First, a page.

Openreach proposes new trials to help broadband industry upgrade to faster, more reliable connections


Salisbury and Mildenhall trials will continue preparations for nationwide upgrade programme

Openreach has kicked-off a proposal to conduct two trials – in Salisbury and Mildenhall – to prepare the UK for the future nationwide upgrade to full fibre and ‘All-IP’ technologies.

The move is part of its ongoing work with the UK’s Communications Providers (CPs) to withdraw ageing telephone and broadband infrastructure and move the country’s consumers and businesses onto faster, more reliable and future proof broadband connections.

The company continues to consult and will now work with its CP customers (including businesses such as BT, Sky and TalkTalk) to ensure a smooth migration of homes and businesses onto it’s new ‘full’ Fibre to the Premises (FTTP) network, once it’s built and to migrate customers from the traditional analogue telephone network to new digital ‘All-IP’ voice services.

Openreach passed 1.2m with FTTP (announced 12th April) and in terms of current build rate is now passing c.20,000 premises with FTTP per week. This supports the renewed target for Openreach to reach an extra one million premises within our original timeframe, meaning four million homes and businesses will have access to a full FTTP service over our network by the end of March 2021.

This upgrade of customers onto full fibre broadband and digital voice services is a hugely complex task and the trials will help the company and CPs prepare for the process of a wider migration across the UK. A consultation will now run until 31 July 2019, after which Openreach will confirm the trial details and timescales with industry, with a view to launch in October this year.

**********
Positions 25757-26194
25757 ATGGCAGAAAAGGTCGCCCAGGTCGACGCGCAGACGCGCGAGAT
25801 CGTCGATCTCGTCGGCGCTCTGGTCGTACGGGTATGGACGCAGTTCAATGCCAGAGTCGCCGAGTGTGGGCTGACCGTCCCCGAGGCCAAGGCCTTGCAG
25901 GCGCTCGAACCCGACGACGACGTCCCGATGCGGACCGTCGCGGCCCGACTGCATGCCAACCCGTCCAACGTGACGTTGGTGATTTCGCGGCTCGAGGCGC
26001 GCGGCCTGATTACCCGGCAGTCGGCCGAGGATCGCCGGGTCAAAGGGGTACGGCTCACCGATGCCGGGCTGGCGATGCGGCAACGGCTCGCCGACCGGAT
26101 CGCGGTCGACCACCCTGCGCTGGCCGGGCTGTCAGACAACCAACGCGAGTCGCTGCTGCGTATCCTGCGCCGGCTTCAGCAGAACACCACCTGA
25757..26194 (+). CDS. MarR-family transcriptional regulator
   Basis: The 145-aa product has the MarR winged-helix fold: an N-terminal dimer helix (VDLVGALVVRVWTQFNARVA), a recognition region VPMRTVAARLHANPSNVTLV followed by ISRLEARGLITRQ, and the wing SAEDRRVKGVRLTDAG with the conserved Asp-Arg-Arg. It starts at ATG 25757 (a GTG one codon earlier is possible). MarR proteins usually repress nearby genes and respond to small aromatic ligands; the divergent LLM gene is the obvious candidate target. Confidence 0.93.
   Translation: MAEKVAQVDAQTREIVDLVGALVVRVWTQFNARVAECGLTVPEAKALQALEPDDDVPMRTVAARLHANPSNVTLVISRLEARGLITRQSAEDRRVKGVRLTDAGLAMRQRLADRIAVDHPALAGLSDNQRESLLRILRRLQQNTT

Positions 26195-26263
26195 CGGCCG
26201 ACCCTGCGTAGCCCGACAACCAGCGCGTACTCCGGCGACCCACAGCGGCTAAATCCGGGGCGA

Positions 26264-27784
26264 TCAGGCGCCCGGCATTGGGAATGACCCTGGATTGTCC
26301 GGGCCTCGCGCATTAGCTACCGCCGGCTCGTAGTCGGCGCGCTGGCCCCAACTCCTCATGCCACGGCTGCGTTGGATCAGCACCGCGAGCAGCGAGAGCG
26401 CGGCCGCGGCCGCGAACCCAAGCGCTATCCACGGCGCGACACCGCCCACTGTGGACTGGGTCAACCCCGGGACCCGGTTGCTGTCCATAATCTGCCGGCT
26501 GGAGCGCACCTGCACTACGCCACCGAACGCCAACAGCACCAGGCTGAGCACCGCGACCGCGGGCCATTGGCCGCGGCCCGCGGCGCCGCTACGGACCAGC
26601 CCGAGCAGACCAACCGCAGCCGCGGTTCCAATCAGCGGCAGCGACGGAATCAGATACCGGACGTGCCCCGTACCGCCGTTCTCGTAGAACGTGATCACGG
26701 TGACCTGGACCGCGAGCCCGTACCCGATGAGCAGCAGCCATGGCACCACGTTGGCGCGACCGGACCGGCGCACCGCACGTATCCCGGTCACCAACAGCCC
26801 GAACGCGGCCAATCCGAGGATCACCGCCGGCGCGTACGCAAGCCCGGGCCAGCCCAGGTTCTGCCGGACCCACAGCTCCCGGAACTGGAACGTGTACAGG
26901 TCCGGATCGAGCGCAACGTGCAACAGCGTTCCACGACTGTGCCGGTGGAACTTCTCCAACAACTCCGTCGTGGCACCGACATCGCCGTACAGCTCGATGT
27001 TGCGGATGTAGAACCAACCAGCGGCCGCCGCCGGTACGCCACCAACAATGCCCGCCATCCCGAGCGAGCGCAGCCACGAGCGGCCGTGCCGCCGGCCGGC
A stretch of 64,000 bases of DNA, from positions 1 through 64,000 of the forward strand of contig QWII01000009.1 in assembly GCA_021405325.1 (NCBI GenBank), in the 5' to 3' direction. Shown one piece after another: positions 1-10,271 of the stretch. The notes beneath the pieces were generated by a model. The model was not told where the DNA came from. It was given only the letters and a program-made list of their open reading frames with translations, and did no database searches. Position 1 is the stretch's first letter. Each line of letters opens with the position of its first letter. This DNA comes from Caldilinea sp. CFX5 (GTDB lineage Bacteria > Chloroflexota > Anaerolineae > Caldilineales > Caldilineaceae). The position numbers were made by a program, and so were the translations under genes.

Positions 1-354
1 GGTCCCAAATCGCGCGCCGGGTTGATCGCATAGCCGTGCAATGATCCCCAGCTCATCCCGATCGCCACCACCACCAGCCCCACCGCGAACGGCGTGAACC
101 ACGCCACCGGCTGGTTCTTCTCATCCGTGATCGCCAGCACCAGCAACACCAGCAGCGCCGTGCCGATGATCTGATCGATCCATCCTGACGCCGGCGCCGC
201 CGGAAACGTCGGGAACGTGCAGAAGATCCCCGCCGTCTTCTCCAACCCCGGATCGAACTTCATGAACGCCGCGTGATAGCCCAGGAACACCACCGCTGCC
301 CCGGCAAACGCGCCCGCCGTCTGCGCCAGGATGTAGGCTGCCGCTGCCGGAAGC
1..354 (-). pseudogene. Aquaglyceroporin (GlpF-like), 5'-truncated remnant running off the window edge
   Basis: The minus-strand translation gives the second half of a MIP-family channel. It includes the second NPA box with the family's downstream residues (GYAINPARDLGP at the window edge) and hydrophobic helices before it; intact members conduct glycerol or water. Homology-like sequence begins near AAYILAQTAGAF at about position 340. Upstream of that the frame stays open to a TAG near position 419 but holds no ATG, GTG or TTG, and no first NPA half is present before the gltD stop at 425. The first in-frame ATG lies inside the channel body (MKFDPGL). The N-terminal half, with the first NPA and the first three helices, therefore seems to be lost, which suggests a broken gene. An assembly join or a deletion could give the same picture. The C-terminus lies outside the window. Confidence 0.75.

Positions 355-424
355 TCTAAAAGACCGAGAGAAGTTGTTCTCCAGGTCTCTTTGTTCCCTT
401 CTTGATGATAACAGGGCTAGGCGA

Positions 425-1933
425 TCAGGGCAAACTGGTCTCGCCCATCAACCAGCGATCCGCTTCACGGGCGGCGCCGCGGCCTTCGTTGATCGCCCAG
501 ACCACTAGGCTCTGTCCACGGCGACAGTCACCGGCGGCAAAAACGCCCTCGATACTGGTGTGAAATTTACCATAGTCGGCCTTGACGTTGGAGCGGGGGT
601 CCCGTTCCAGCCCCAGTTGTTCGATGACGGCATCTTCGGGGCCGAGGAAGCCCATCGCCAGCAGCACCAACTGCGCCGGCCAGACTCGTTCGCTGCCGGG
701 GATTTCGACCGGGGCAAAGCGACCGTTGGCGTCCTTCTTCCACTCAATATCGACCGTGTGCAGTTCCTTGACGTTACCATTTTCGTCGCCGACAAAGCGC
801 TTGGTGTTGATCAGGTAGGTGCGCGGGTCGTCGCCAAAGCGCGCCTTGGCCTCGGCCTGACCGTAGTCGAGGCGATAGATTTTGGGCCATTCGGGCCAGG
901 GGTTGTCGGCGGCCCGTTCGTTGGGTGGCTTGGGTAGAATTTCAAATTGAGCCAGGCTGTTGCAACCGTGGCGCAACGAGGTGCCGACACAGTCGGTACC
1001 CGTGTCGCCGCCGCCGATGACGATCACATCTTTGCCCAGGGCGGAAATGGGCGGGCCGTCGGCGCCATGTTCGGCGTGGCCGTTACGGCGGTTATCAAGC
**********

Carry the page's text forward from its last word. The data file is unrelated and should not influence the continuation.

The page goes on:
Openreach Chief Strategy Officer, Richard Allwood, said: “We welcome the wide range of Communications providers who have already been working with us through our previous FTTP consultations and we’ve taken on-board a lot of valuable feedback already. These trials are the natural next step on our journey to help the Government deliver a future proofed, fully fibred UK. We’re going to continue working closely and openly across the industry and we’re determined to make the upgrade to FTTP as smooth and seamless and beneficial as possible for every customer.”

Salisbury, Wiltshire, has already been earmarked by Openreach as the first UK city that will gain universal access to its FTTP network, so it’s a logical choice for Openreach to trial it’s ‘FTTP Exchange Upgrade’ processes. The trial in Mildenhall, Suffolk meanwhile would focus on the move from analogue telephony to digital voice services, given it represents a typical exchange area that’s highly representative of others across the UK in terms of geography, the range of CPs offering Openreach services and its mix of businesses and consumers. The trial will help prepare the industry for the upgrade to ‘Voice Over IP’ technology and the withdrawal of wholesale products and services that run over the traditional telephone network – which is due to close in 2025.

A previous consultation focused on an exchange-based approach to upgrading UK’s digital infrastructure with FTTP and introduced the principles of product migrations to a contiguous FTTP access infrastructure. The responses to this consultation revealed key themes from the broad range of CPs who provided input:

• A belief that the large majority of customer upgrades should be voluntary
• An agreement that the roll out should be done area-by-area, exchange by exchange
• A desire from CPs to have more input into how we select areas to upgrade
• An understanding that trials are a necessary next step
• A joint vision that we should develop a customer charter – using our engagement with customers in the trial areas to develop a clear set of commitments to protect them through the upgrade process

The new upgrade trialling consultation opens today until 31 July and will be made available to CPs and a variety of other stakeholders. After that, Openreach will publish a summary of responses along with next steps including the trials to begin in October 2019.